x:Class="ListViewHacking.MainWindow"
    xmlns="http://schemas.microsoft.com/winfx/2006/xaml/presentation"
    xmlns:x="http://schemas.microsoft.com/winfx/2006/xaml"
    xmlns:local="clr-namespace:ListViewHacking"
    Title="ListView hacking demo" 
    Height="480" Width="900"
    WindowStartupLocation="CenterScreen"
    FontSize="14"
    Background="{StaticResource BG}"
    >
    
    <Grid
        Margin="50,40"
        >
        <Grid.RowDefinitions>
            <RowDefinition Height="Auto" />
            <RowDefinition Height="*" />
        </Grid.RowDefinitions>

        <StackPanel
            Orientation="Horizontal"
            Grid.Row="0"
            Margin="20,8"
            >
            <CheckBox Content="Show location columns" x:Name="ChkLoc" Margin="20,0" />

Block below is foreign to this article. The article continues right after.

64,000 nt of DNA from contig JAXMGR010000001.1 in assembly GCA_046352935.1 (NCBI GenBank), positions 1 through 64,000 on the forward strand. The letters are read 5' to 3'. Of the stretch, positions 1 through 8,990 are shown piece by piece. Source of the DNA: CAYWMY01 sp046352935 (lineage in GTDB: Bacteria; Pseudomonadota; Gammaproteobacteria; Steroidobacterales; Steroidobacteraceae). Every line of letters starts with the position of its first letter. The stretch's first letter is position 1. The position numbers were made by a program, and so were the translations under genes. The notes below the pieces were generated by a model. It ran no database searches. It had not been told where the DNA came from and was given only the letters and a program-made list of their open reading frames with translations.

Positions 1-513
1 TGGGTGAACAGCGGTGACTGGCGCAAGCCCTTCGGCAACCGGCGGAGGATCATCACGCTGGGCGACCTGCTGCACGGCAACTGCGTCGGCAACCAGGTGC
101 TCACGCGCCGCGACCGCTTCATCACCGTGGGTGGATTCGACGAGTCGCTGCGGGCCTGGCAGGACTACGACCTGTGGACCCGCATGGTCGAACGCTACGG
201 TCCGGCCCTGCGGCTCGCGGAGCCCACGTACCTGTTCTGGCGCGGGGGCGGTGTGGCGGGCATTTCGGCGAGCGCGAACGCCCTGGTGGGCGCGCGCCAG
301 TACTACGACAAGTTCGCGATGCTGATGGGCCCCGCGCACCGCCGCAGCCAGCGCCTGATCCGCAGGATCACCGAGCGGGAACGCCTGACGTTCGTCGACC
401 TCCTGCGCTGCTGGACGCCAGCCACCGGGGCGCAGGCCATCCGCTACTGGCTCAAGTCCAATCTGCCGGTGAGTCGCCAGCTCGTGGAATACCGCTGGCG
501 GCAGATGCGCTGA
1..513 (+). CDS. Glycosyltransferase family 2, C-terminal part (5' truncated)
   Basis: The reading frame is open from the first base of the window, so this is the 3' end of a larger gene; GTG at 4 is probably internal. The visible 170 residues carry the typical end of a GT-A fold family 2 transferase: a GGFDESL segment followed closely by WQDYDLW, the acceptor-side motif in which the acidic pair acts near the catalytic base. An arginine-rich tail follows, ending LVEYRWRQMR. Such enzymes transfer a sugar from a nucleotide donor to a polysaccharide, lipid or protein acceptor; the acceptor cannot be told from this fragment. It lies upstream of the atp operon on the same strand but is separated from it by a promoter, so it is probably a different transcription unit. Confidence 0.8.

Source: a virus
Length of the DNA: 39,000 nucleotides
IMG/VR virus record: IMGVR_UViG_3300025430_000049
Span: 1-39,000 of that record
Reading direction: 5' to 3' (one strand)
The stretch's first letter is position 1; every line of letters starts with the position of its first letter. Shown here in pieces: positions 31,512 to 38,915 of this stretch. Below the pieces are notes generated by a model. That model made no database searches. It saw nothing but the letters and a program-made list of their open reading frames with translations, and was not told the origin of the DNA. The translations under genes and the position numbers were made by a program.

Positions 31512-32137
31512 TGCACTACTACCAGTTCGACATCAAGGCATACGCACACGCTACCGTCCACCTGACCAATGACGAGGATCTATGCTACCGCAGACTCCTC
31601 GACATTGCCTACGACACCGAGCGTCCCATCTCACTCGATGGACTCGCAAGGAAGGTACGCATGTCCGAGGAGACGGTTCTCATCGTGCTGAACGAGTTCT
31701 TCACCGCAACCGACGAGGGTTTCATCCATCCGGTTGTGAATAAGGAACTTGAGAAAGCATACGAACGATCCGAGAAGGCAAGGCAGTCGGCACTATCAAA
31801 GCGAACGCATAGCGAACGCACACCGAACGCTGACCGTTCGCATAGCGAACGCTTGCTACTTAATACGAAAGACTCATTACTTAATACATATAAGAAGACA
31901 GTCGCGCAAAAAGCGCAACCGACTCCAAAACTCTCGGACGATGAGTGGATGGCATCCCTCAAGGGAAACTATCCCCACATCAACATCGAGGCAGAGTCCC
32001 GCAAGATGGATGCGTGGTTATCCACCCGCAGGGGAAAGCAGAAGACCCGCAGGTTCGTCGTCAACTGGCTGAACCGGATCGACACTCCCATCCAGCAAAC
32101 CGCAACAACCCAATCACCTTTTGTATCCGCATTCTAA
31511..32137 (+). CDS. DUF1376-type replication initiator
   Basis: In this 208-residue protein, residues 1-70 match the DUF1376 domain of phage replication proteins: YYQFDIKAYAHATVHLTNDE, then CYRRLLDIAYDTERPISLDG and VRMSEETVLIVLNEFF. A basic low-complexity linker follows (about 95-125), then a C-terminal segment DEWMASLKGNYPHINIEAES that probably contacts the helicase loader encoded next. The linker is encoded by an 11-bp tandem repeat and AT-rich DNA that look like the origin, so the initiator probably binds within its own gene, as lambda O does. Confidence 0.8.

<CheckBox Content="Show contact columns" x:Name="ChkCont" Margin="20,0" />
        </StackPanel>

        <ListView
            ItemsSource="{Binding Path=People, Source={x:Static local:App.Current}}"
            Grid.Row="1"
            >
            <ListView.Resources>
                <local:ColumnWidthConverter x:Key="cvColumnWidth" />
            </ListView.Resources>
            
            <ListView.View>
                <GridView
                    AllowsColumnReorder="False"
                    >
                    <GridViewColumn Header="FirstName" Width="100" DisplayMemberBinding="{Binding Path=FirstName}" />
                    <GridViewColumn Header="LastName" Width="100" DisplayMemberBinding="{Binding Path=LastName}" />